necessary. Further information on the ICAO may be obtained from their web site located at
http://www.icao.int/, which was the source of information here.


A few minor changes occurred and the alphabet was adopted by the Allied Forces, then
NATO (North Atlantic Treatment Organisation) and then finally by the ITU in 1956. This
phonetic alphabet is generally a world standard, but is not compulsory in its application.
Further, there are spelling variations within different languages and nations can use their own
variations within their boundaries if they wish. The following is the basic NATO phonetic
alphabet and the version used by Australian General Aviation:

                     A      Alpha                   N      November
                     B      Bravo                   O      Oscar
                     C      Charlie                 P      Papa
                     D      Delta                   Q      Quebec
                     E      Echo                    R      Romeo
                     F      Foxtrot                 S      Sierra
                     G      Golf                    T      Tango
                     H      Hotel                   U      Uniform
                     I      India                   V      Victor
                     J      Juliett                 W      Whiskey
                     K      Kilo                    X      Xray
                     L      Lima                    Y      Yankee
                     M      Mike                    Z      Zulu

As an aside, the fundamental role of NATO is to safeguard the freedom and security of its
member countries. It is one of the foundations on which the stability and security of the
Euro-Atlantic area depends and it serves as an essential forum for transatlantic
consultations on matters affecting the vital security interests of all its members. Its first
task is to deter and defend against any threat of aggression against any of them.
Information on NATO may be obtained from http://www.nato.int/# on the web.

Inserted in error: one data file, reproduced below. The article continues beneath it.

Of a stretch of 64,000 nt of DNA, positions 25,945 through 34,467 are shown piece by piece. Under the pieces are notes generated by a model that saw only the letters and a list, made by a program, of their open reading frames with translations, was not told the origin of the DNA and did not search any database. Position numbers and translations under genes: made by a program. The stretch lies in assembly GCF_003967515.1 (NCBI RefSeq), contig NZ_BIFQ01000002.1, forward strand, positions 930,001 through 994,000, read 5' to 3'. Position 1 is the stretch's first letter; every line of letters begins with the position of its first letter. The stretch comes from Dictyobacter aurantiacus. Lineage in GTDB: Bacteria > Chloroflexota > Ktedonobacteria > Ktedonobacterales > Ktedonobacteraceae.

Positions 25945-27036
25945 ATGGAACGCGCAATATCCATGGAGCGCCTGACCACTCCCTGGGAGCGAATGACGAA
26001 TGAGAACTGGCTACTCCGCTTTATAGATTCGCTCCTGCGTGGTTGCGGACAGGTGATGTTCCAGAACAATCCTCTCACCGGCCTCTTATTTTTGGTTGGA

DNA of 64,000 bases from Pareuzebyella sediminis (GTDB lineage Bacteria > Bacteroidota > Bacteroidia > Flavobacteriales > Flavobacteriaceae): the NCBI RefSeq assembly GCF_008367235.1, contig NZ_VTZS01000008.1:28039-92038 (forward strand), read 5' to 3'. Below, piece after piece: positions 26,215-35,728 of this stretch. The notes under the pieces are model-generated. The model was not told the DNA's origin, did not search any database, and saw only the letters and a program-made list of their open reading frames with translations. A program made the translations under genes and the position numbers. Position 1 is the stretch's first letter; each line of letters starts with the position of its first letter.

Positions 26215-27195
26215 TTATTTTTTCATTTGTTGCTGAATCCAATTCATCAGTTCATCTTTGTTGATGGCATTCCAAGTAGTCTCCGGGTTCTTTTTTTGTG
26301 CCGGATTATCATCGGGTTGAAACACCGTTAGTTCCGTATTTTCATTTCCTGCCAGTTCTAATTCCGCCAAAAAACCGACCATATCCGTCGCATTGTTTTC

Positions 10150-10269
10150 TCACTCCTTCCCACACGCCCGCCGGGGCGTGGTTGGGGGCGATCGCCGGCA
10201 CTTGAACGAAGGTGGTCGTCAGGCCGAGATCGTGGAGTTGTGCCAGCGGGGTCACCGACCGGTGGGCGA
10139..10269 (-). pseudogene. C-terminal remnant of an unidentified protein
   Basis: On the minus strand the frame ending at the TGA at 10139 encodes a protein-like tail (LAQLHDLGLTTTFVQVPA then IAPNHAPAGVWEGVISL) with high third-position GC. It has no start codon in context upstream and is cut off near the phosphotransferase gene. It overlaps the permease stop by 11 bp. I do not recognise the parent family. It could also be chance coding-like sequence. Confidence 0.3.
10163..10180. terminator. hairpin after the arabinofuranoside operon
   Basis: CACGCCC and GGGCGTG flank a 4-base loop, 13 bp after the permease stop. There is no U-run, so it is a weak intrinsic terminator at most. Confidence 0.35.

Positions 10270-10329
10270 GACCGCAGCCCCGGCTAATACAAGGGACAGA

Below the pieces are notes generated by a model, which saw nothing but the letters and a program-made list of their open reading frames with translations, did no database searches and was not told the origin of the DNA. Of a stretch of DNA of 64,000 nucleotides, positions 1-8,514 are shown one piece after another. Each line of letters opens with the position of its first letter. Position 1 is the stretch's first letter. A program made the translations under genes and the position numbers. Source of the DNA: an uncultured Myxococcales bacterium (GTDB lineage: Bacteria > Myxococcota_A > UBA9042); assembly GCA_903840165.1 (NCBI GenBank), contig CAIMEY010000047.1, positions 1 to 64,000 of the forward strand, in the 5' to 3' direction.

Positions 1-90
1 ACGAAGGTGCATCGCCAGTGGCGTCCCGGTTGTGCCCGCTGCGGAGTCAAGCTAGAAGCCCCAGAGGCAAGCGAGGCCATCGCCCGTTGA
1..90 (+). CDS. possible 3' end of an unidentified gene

With regard to the ITU, based on the expansion of telegraph networks in an increasing
number of countries and the growth in the use , 20 European States decided to meet in order
to work out a framework agreement. They also decided on common rules to standardize
equipment in order to guarantee generalized interconnection, adopted uniform operating



International Phonetic Alphabet, Richard Skiba                                        Page 2 of 4
instructions which had previously been different from one country to another. On 17 May
1865 after two and a half months of arduous negotiations, the first International Telegraph
Convention was signed by the 20 participating countries and the International Telegraph
Union was set up to enable subsequent amendments to this initial agreement to be agreed
upon. This marked the birth of the ITU. The ITU Radiocommunication (or ITU-R) Sector was
created on 1 March 1993 and comprises the former CCIR and IFRB (founded 1927 and 1947,
respectively).   ITU-R    Sector    is   responsible   for   all   ITU's   work   in   the     field   of
radiocommunications.               Further     information         may     be     obtained         from
http://www.itu.int/home/index.html as was the source of information for this article.


Getting back to the phonetic alphabet, some of the interesting variations include a variation in
spelling such as Alfa, Juliett Juliette, Oskar and Viktor. As an example, the above alphabet is
reproduced from the Cambridge Encyclopedia of Language, where an alphabet with Alfa and
X-ray can be found in the U.S. Department of Defense Dictionary of Military Terms. On the
other hand, the ICAO version uses Alfa, Juliett and X-ray which can be found in A Concise
Dictionary of Slang and Unconventional English and also in a Langenscheidt Dictionary.